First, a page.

How long does it take to learn a martial art, as a beginner? When would you get good enough to use it? And what exactly does proficiency in martial arts mean to a beginner?

The first time you feel like you’ve internalized a technique (with decent skill) is a life-changing experience. You grow more confident and become less shy when training.

Note: Where part one answers the question of how long it takes to get a black belt, this article explores how long it takes to gain beginner’s proficiency.

Why knowing when basic techniques kicks in is important?

When I was a beginner, I had no confidence in my ability to learn. It was the same in Aikido, as it was in Taekwondo (when I was seven). Not having benchmarks to understand if I was making progress, like the average person was, made me paranoid.

Was I abnormally slow? When would my technique be decent? How would I know? If only there was someone telling me when techniques would start clicking in my head. 

How long does it take to learn a martial art with decent beginner proficiency?

As I moved up the ranks, I partnered with many white belts who had the same anxiety. Most looked at my face for some feedback to tell if they had performed a technique well enough. It seems this uncertainty is common to beginners – and some were more paranoid than the others.

For the sake of motivation, I believe it’s important to give beginners expectations on when they may first experience the flow state; when technique kicks in, and work effectively enough. This gives white belts (and potential students) something to look forward to.

While many would argue that the first grading is a good indicator of progress, let’s quantify the average time.

What is basic proficiency in martial arts?

Obviously, being martially proficient as a beginner doesn’t mean competency in fighting or self-defense. That’s way beyond the level of a white belt. Instead, it means being good enough in a basic set of techniques, to the degree of knowing how to punch, kick, block, or parry (depending on the combat style you train in).

While the time needed varies depending on the style, syllabus, and dojo, the study (summarised) below covers the average time to become good enough at the basics.

Time Needed as a Beginner to Become Good at a Martial Art

So how long does it take to learn a martial art at a basic level of proficiency?

How long does it take to learn a martial art, with decent beginner skills?

To answer this, we refer to the study Martial Arts: Time Needed for Training (2010) that recruited 15 volunteers with no martial arts experience to learn 21 different techniques (both offensive and defensive). Out of the 15 volunteers (aged between 27- to 50-years-old), 14 were female.

The study tasked two black belt martial artists to instruct the volunteers for 45 training sessions, which lasted 45 minutes each. What they wanted to find out was how long it took for beginners to demonstrate proficiency in 21 techniques.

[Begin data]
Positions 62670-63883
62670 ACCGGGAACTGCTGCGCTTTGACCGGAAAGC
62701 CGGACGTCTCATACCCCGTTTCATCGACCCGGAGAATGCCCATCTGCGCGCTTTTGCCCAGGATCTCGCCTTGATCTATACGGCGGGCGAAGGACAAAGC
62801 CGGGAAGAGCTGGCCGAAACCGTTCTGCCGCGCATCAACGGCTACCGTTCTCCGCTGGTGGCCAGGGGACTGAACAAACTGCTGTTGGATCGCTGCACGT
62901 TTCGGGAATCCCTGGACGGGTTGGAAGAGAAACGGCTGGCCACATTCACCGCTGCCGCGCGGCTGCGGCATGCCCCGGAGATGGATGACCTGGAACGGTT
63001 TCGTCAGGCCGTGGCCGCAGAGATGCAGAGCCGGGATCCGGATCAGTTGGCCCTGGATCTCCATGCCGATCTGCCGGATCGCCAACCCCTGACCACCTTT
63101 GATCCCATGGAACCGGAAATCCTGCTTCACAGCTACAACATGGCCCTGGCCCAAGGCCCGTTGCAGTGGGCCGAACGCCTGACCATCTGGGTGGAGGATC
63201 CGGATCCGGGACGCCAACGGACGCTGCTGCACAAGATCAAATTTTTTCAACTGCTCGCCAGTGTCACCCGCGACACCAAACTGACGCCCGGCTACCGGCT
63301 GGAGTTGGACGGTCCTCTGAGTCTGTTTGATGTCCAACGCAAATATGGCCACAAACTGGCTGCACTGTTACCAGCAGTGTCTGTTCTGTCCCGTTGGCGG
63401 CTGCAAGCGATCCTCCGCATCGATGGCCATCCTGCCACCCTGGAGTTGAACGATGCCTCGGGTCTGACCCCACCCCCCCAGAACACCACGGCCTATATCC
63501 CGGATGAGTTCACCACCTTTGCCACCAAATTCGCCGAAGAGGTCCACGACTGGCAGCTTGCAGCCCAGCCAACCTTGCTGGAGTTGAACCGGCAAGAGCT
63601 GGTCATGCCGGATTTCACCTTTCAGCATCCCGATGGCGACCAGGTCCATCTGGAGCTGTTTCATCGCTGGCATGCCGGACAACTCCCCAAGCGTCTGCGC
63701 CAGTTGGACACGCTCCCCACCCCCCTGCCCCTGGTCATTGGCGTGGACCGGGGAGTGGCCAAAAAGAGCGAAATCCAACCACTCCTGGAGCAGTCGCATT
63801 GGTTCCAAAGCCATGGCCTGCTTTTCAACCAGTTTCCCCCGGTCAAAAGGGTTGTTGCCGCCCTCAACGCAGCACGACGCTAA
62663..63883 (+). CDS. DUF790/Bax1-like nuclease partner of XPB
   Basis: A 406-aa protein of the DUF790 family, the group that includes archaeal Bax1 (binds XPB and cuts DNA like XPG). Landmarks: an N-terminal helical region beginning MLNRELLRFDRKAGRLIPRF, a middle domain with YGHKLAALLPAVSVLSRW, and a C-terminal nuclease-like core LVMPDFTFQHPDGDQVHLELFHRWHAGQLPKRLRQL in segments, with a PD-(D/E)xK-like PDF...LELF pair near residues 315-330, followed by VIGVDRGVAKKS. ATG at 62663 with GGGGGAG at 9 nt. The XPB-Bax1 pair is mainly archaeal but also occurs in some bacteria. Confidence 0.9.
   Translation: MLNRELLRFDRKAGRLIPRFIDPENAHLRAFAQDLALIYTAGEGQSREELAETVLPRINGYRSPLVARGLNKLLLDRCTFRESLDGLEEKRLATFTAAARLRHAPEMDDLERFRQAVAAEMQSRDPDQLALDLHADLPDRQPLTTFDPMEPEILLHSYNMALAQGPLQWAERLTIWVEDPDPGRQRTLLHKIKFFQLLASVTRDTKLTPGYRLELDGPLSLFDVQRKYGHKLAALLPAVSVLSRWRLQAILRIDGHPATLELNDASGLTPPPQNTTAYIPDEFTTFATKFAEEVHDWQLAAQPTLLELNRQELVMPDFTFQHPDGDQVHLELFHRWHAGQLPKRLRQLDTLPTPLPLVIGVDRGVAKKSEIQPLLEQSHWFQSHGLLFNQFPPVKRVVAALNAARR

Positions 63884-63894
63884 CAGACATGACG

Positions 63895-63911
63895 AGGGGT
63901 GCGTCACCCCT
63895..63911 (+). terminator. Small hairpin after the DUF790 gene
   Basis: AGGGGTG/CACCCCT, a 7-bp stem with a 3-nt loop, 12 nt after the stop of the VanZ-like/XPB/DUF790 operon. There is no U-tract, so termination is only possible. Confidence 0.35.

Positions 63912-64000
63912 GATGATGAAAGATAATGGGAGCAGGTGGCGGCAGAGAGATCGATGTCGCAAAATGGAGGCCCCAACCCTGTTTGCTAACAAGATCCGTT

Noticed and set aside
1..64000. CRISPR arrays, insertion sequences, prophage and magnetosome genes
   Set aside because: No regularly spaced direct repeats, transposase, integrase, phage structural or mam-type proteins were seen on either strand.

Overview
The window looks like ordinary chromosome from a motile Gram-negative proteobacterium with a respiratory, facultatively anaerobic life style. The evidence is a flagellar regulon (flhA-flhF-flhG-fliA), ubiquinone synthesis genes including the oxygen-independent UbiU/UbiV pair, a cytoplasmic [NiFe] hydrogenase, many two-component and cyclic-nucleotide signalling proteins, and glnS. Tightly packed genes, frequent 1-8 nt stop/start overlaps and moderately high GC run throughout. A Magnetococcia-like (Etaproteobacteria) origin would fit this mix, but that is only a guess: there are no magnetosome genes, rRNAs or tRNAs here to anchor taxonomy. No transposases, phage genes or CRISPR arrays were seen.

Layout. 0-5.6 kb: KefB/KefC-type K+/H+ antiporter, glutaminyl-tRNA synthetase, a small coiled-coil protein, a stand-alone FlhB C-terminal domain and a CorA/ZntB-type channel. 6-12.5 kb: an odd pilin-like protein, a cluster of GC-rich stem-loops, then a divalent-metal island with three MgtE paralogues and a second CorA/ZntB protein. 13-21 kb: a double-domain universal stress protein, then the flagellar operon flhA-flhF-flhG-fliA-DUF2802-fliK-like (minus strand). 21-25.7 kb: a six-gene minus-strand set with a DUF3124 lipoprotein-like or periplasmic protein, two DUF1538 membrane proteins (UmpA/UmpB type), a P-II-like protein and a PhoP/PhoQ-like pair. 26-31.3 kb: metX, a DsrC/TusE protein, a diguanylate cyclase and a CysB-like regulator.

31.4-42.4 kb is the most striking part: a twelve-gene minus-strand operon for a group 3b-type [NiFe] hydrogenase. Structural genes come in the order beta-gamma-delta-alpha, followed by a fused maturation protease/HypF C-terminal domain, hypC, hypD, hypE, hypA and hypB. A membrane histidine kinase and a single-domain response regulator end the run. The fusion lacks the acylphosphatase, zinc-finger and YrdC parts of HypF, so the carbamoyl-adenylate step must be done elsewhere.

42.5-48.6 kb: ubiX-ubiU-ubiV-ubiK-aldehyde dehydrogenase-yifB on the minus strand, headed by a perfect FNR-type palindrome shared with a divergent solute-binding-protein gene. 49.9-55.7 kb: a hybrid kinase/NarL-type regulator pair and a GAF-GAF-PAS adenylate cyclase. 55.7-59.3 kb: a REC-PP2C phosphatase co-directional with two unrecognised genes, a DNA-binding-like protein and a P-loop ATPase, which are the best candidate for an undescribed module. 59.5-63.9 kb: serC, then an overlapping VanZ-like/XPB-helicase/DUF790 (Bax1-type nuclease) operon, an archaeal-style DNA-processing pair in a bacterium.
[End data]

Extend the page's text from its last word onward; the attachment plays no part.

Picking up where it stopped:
Here’s what they found (that you should be aware of as a beginner, or instructor)…

The average number of sessions needed for the easiest and most difficult technique

Time for Martial Arts Proficiency in Beginner Techniques

Even something as simple as the ready stance took as long as 27 sessions (on average) to get good at. The most difficult technique was the rear elbow strike to face, which took 38.3 sessions.

Proficiency is isolated

Predictably, even after the experiment, not one person was good at all 21 martial techniques. Improvement in the various techniques came at an equal time frame.

Shocking failure rate (with lesser practice)

Since the volunteers “mastered” some martial techniques earlier than others, the instructors shifted the focus to the challenging techniques. This resulted in at least half of the volunteers regressing into failure for the simpler techniques that they had previously “mastered” during the final test.

So, getting good at a martial technique, especially as a beginner, does not mean retaining that proficiency. Beginners and intermediate martial arts practitioners need to constantly review and practice. Otherwise, they’d lose the skills that were acquired earlier.

Lower than average proprioception

Proprioception is the ability to perceive how your body parts are moving in relation to one and another. It also helps you perceive where your body will end up in a state of motion.

What’s clear from training in the rear elbow strike to face technique is that the volunteers found it challenging to aim the strike at the nose. This was likely due to poor intuitive perception in movement.

So, as a beginner, it takes much longer to get the intuitive feel and accuracy of executing a technique. The skill of proprioception comes into play after training for a much longer time.

Bottom line: How long does it take to learn a martial art with basic proficiency?

29 hours on average. 

Assuming that you are training two sessions of one hour each week, you will take roughly 3 to 4 months to be good enough.

However, being complacent in training will make you lose your competency very quickly. Also, it will take longer to be accurate at striking, as it involves an intuitive understanding of combat movement.

Even though the sample size of 15 people is not statistically representative, the study at least gives us insight on what blindspots to look out for when learning a new martial art.

If you are interested instead in how long it takes to get a black belt, read this. That was the first part in this series about martial arts mastery and proficiency.

Articles in this series (including upcoming ones)

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